After you store data, you can use LsaRetrievePrivateData() to retrieve it. You pass in the name of the machine on which the data is stored and the key you specified when storing it. You also pass in a reference to a scalar (such as \$Data) so that the function can assign the data to the specified variable.

When a script uses LsaStorePrivateData() to store data, LSA creates a new key in a secured part of the registry. LSA places permissions on the key so that only the user who created the key (the owner) and the Administrators group have read and write access. LSA then encrypts the data and stores the encrypted data in the secured key. If another user who isn't an administrator tries to store or retrieve the data, he or she will be denied access.

Safely Fetching Secured URLs
In "Progressive Perl for Windows: Fetching Web Data with Win32::Internet," March 2002, InstantDoc ID 23937, I discussed a script that uses the Perl Win32::Internet extension to download the Web page associated with a URL that the user specifies. If the Web page is password protected, the user must pass in user credentials. This requirement is no problem unless there's no user. In this case, I needed to have a script that ran unattended, so I modified the script to use the PrivateData functions exposed by Win32::Lanman to store my user credentials in a secured way. The result is, which you can find in the Code Library on the Windows Scripting Solutions Web site ( first creates the key that it will use to store the private data, as Listing 2 shows. I use the script's filename as the key. The script converts the filename to uppercase because PrivateData keys are case sensitive, then separates the filename from any path information. Eliminating the path information lets you move the script from directory to directory without any penalty.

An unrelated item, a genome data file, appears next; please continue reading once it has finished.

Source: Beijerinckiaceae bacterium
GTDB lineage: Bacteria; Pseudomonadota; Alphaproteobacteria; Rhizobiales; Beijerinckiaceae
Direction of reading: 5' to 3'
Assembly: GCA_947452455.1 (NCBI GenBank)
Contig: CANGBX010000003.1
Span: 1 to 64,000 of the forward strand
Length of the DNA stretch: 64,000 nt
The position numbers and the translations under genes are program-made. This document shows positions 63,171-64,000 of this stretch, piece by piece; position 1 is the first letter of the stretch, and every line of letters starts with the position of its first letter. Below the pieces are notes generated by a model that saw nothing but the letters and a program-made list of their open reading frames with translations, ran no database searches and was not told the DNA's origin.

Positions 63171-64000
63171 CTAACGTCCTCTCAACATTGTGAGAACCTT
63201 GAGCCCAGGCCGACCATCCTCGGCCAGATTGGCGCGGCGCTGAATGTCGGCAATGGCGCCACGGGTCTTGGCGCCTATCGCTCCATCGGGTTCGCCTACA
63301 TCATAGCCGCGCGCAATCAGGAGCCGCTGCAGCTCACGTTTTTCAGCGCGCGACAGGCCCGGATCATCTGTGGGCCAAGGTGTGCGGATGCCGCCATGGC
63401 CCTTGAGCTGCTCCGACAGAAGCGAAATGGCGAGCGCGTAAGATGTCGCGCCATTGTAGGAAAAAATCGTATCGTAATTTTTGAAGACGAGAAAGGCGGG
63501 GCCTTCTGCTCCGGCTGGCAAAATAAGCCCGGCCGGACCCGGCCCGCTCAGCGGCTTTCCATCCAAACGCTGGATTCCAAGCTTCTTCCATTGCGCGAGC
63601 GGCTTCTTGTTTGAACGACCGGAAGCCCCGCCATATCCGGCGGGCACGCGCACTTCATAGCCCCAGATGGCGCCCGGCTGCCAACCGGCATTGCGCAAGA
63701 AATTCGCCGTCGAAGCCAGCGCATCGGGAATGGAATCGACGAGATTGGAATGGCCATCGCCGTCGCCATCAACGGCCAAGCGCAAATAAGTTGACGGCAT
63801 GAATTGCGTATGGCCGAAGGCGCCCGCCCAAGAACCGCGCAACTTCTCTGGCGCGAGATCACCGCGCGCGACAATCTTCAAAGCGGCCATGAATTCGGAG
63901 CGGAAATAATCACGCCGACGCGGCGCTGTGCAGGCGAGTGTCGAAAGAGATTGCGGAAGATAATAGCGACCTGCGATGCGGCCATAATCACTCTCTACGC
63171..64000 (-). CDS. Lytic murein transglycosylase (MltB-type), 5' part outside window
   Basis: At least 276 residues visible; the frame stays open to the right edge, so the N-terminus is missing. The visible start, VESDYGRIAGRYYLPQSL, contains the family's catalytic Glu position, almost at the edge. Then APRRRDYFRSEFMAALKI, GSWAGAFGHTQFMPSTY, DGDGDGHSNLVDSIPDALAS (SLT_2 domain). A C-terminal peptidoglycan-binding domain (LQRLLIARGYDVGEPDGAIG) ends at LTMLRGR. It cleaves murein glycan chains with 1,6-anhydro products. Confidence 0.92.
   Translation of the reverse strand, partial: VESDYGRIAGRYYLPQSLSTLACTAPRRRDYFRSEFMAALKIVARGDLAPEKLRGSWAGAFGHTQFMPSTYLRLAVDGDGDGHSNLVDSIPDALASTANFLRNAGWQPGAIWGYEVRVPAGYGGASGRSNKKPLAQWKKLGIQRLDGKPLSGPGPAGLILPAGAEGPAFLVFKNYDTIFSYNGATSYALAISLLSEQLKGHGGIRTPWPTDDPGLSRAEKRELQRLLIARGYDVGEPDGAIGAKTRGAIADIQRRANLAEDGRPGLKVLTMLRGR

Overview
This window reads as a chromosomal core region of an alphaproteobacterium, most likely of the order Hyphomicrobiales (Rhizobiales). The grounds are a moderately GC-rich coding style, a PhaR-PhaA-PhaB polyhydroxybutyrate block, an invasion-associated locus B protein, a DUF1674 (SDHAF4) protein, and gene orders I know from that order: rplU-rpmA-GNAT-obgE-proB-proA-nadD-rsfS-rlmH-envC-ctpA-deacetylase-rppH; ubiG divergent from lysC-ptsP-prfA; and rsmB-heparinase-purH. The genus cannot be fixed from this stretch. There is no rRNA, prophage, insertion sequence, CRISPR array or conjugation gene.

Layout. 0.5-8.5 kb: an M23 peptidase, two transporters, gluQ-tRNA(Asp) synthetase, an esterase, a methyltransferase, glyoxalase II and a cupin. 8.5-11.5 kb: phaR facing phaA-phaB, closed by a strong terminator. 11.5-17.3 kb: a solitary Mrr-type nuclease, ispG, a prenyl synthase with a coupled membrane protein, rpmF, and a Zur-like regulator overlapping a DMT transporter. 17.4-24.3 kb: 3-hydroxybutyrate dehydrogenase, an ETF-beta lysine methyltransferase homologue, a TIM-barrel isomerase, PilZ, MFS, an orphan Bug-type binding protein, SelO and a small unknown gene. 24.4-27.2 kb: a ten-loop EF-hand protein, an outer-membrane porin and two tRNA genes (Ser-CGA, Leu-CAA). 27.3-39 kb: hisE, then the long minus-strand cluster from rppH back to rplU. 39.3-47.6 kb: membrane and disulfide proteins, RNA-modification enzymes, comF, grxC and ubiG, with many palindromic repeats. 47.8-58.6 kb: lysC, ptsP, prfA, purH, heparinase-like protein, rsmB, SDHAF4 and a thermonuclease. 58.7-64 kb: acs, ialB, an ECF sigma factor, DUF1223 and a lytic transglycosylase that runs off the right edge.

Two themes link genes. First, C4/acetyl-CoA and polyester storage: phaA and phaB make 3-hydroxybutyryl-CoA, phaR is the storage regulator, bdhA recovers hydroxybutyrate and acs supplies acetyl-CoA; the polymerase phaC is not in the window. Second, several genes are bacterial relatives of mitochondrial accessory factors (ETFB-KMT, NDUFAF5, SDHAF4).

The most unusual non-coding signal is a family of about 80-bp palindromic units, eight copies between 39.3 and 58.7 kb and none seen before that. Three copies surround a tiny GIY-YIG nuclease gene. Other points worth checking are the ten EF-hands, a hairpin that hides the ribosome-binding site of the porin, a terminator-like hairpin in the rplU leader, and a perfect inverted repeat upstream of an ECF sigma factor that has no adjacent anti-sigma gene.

As Listing 3 shows, if the user passes in an -s flag to the script to specify that he or she wants to store credentials, the script calls LsaStorePrivateData() and passes it a string containing the user ID and password separated by a semicolon. (Although this script uses a semicolon, you can use any character as a delimiter.) If the user passes in an -a flag to the script to specify that he or she wants to clear stored credentials, the script calls LsaStorePrivateData() and passes it an empty string, as Listing 4 shows.

If the user specified a username and password as parameters when invoking the script, the script uses these credentials, instead of any stored credentials, when downloading the specified Web page, as Listing 5 shows. If the user didn't specify credentials, the script queries the LSA for the stored data, as Listing 6 shows. If the LsaRetrievePrivateData() function is successful in retrieving the data, the script separates the resulting data string's username and password. The script uses the split() command and specifies a semicolon to split the string. As Listing 7 shows, the script passes the credentials to a Win32::Internet object's HTTP() method. The Win32::Internet library performs the authentication.

Win32::Lanman tracks its own errors. Thus, when one of the PrivateData function calls fails, you need to call Win32::Lanman::GetLastError() to discover what the error was. Listing 8 shows the code that makes this call.

This script requires Jens Helberg's Win32::Lanman extension, version 1.09 or later, which you can download from A big thank you goes to Helberg for creating and maintaining this extension. Alternatively, you can use Perl Package Manager (PPM) to download and install the extension from Jenda Krynicky's Perl repository, as in

ppm install http://

The ability to use the Windows LSA functions to store secret data is a blessing. Unattended scripts and even services and daemons can safely store sensitive information such as credentials in an easy-to-get-to way. The OS manages security, so your script can worry about other important tasks such as what the script was written to perform in the first place.

TAGS: Security